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Hierarchies and cliques in the social networks of health care professionals: implications for the design of dissemination strategies

  • West, Elizabeth
  • Barron, David N.
  • Dowsett, Juliet
  • Newton, John N.
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    Interest in how best to influence the behaviour of clinicians in the interests of both clinical and cost effectiveness has rekindled concern with the social networks of health care professionals. Ever since the seminal work of Coleman et al. [Coleman, J.S., Katz, E., Menzel, H., 1966. Medical Innovation: A Diffusion Study. Bobbs-Merrill, Indianapolis.], networks have been seen as important in the process by which clinicians adopt (or fail to adopt) new innovations in clinical practice. Yet very little is actually known about the social networks of clinicians in modern health care settings. This paper describes the professional social networks of two groups of health care professionals, clinical directors of medicine and directors of nursing, in hospitals in England. We focus on network density, centrality and centralisation because these characteristics have been linked to access to information, social influence and social control processes. The results show that directors of nursing are more central to their networks than clinical directors of medicine and that their networks are more hierarchical. Clinical directors of medicine tend to be embedded in much more densely connected networks which we describe as cliques. The hypotheses that the networks of directors of nursing are better adapted to gathering and disseminating information than clinical directors of medicine, but that the latter could be more potent instruments for changing, or resisting changes, in clinical behaviour, follow from a number of sociological theories. We conclude that professional socialisation and structural location are important determinants of social networks and that these factors could usefully be considered in the design of strategies to inform and influence clinicians.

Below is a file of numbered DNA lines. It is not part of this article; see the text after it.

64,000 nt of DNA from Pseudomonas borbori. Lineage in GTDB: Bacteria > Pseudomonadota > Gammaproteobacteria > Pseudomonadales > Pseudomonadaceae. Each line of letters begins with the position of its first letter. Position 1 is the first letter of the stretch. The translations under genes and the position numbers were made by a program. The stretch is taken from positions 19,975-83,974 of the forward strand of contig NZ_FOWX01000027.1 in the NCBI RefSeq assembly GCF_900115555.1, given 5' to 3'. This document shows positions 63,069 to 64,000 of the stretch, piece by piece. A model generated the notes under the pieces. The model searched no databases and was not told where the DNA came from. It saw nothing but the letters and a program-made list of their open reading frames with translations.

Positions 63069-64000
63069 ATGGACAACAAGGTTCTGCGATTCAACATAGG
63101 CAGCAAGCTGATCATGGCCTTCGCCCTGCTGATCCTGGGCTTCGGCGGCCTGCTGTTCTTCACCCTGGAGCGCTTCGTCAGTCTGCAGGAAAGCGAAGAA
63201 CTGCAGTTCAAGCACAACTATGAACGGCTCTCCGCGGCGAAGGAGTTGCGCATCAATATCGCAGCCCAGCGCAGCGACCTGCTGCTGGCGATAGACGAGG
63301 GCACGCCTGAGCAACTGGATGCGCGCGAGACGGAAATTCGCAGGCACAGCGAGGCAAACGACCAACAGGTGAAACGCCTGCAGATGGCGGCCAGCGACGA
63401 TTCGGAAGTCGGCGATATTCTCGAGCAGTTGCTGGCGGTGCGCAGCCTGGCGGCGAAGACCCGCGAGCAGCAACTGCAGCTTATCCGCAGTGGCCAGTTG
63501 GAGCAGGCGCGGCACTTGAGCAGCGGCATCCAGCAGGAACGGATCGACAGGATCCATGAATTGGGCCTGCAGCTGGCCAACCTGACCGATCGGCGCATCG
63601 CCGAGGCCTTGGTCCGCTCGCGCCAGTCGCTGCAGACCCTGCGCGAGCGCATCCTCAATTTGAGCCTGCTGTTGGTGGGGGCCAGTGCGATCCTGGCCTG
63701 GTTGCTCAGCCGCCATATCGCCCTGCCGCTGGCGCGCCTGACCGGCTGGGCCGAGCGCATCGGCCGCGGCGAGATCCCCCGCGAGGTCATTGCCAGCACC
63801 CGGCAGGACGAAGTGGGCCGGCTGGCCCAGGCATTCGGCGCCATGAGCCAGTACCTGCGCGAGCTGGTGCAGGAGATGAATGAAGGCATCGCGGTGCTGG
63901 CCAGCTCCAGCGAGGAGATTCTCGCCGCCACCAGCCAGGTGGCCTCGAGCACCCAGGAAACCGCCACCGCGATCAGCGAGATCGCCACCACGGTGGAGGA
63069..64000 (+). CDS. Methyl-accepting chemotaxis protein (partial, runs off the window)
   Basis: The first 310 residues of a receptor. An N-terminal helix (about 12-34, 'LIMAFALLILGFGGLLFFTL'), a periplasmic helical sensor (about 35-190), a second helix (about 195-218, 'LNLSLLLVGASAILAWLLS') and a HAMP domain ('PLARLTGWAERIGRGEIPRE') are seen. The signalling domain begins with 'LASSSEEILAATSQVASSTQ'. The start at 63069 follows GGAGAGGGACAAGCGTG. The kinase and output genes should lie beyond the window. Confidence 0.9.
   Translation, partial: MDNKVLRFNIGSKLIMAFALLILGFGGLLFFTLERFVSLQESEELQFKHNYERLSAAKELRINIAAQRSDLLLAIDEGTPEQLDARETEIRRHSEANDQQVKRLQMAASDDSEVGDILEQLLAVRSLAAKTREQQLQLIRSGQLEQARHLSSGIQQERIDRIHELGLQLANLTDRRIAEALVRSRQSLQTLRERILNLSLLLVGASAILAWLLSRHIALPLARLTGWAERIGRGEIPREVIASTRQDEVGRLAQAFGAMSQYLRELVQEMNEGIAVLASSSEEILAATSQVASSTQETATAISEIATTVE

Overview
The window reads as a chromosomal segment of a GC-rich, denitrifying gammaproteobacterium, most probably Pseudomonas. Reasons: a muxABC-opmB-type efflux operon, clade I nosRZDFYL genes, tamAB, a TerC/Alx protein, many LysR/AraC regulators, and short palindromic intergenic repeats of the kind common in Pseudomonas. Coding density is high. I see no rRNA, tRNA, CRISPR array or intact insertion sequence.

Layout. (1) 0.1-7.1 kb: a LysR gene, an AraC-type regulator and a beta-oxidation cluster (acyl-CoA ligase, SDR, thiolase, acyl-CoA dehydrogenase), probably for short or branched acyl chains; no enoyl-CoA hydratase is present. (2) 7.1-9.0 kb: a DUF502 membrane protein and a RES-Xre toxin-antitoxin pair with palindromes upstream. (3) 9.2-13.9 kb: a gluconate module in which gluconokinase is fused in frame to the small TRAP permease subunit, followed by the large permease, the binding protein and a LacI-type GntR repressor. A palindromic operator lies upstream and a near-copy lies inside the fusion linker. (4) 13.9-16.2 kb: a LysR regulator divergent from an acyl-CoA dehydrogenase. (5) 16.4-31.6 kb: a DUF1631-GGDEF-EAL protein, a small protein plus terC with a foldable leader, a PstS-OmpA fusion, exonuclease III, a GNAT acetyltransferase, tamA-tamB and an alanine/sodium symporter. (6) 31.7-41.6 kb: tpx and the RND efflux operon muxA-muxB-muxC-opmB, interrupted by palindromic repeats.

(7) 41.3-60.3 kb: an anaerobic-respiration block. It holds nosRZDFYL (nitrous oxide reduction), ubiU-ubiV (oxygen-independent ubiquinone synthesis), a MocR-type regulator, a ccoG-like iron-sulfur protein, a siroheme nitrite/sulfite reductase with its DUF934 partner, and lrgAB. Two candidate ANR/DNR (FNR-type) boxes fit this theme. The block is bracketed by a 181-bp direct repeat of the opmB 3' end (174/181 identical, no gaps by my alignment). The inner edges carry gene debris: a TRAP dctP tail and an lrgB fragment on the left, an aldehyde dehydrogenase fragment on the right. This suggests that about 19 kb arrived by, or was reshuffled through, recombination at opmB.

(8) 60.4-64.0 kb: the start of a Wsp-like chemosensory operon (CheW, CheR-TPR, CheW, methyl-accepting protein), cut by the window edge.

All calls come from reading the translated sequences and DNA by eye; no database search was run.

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    File URL: http://www.sciencedirect.com/science/article/B6VBF-3VKD1V8-5/2/22ecc12526058899f7504dc95c04b64b
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    Article provided by Elsevier in its journal Social Science & Medicine.

    Volume (Year): 48 (1999)
    Issue (Month): 5 (March)
    Pages: 633-646

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    Handle: RePEc:eee:socmed:v:48:y:1999:i:5:p:633-646
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